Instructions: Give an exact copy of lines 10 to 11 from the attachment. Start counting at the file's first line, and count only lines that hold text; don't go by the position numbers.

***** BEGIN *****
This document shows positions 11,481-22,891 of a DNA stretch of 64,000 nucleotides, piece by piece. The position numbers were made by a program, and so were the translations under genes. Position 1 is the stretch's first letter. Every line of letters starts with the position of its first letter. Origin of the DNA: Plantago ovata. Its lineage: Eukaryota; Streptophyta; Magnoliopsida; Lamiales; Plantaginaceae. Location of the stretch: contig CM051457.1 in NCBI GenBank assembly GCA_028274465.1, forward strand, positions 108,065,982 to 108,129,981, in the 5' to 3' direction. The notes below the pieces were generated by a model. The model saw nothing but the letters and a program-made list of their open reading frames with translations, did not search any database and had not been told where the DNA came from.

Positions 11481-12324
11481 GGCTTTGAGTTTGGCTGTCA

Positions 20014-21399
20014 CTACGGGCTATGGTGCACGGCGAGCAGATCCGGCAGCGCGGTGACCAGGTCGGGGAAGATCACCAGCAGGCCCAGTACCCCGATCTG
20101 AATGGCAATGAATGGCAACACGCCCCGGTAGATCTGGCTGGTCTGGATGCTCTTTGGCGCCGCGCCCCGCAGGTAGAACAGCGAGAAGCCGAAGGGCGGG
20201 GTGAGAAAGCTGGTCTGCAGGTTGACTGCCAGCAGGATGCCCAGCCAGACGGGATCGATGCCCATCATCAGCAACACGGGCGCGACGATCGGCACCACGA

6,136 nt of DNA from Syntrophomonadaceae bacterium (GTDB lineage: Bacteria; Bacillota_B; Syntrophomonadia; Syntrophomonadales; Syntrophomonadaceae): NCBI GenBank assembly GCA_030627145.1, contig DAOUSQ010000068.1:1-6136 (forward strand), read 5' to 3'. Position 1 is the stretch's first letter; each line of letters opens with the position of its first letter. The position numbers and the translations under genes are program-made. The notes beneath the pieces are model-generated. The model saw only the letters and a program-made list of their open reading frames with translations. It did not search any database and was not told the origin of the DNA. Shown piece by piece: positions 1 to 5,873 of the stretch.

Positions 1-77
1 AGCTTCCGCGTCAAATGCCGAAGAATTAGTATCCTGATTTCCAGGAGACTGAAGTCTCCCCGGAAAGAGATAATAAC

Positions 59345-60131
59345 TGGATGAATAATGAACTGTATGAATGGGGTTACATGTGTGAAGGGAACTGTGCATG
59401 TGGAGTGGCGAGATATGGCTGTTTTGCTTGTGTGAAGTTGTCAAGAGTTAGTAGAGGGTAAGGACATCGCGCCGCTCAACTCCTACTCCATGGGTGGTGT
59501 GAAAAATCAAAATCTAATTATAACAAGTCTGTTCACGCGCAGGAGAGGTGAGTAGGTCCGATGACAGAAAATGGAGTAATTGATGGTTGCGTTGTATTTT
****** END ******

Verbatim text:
1 AGCTTCCGCGTCAAATGCCGAAGAATTAGTATCCTGATTTCCAGGAGACTGAAGTCTCCCCGGAAAGAGATAATAAC

Positions 59345-60131